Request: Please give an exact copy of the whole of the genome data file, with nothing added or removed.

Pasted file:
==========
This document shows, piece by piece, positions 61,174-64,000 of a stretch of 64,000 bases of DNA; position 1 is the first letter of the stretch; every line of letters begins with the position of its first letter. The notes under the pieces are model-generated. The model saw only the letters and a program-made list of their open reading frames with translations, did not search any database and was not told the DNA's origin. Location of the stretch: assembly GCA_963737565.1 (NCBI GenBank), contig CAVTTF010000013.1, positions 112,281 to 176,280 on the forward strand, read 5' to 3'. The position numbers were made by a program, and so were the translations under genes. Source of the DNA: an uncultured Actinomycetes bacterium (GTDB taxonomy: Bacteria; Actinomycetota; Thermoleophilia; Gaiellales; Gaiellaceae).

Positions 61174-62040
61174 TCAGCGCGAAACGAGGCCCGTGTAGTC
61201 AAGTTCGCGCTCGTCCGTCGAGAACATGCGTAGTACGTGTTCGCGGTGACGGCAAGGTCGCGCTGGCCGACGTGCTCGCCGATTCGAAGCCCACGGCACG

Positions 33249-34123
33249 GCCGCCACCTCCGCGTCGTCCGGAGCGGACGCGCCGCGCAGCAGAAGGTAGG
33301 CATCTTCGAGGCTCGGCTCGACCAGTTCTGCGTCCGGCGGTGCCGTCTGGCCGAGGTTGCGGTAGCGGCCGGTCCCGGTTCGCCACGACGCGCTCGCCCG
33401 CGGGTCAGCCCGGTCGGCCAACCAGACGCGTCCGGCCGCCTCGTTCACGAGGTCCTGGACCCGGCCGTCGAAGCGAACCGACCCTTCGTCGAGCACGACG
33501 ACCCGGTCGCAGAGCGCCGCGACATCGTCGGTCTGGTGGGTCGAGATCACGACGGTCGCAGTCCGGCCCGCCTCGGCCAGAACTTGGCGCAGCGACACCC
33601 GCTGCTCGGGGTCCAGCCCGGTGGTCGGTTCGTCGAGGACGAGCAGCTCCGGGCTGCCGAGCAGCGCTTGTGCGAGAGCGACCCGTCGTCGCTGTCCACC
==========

This document shows, piece by piece, positions 61,174-64,000 of a stretch of 64,000 bases of DNA; position 1 is the first letter of the stretch; every line of letters begins with the position of its first letter. The notes under the pieces are model-generated. The model saw only the letters and a program-made list of their open reading frames with translations, did not search any database and was not told the DNA's origin. Location of the stretch: assembly GCA_963737565.1 (NCBI GenBank), contig CAVTTF010000013.1, positions 112,281 to 176,280 on the forward strand, read 5' to 3'. The position numbers were made by a program, and so were the translations under genes. Source of the DNA: an uncultured Actinomycetes bacterium (GTDB taxonomy: Bacteria; Actinomycetota; Thermoleophilia; Gaiellales; Gaiellaceae).

Positions 61174-62040
61174 TCAGCGCGAAACGAGGCCCGTGTAGTC
61201 AAGTTCGCGCTCGTCCGTCGAGAACATGCGTAGTACGTGTTCGCGGTGACGGCAAGGTCGCGCTGGCCGACGTGCTCGCCGATTCGAAGCCCACGGCACG

Positions 33249-34123
33249 GCCGCCACCTCCGCGTCGTCCGGAGCGGACGCGCCGCGCAGCAGAAGGTAGG
33301 CATCTTCGAGGCTCGGCTCGACCAGTTCTGCGTCCGGCGGTGCCGTCTGGCCGAGGTTGCGGTAGCGGCCGGTCCCGGTTCGCCACGACGCGCTCGCCCG
33401 CGGGTCAGCCCGGTCGGCCAACCAGACGCGTCCGGCCGCCTCGTTCACGAGGTCCTGGACCCGGCCGTCGAAGCGAACCGACCCTTCGTCGAGCACGACG
33501 ACCCGGTCGCAGAGCGCCGCGACATCGTCGGTCTGGTGGGTCGAGATCACGACGGTCGCAGTCCGGCCCGCCTCGGCCAGAACTTGGCGCAGCGACACCC
33601 GCTGCTCGGGGTCCAGCCCGGTGGTCGGTTCGTCGAGGACGAGCAGCTCCGGGCTGCCGAGCAGCGCTTGTGCGAGAGCGACCCGTCGTCGCTGTCCACC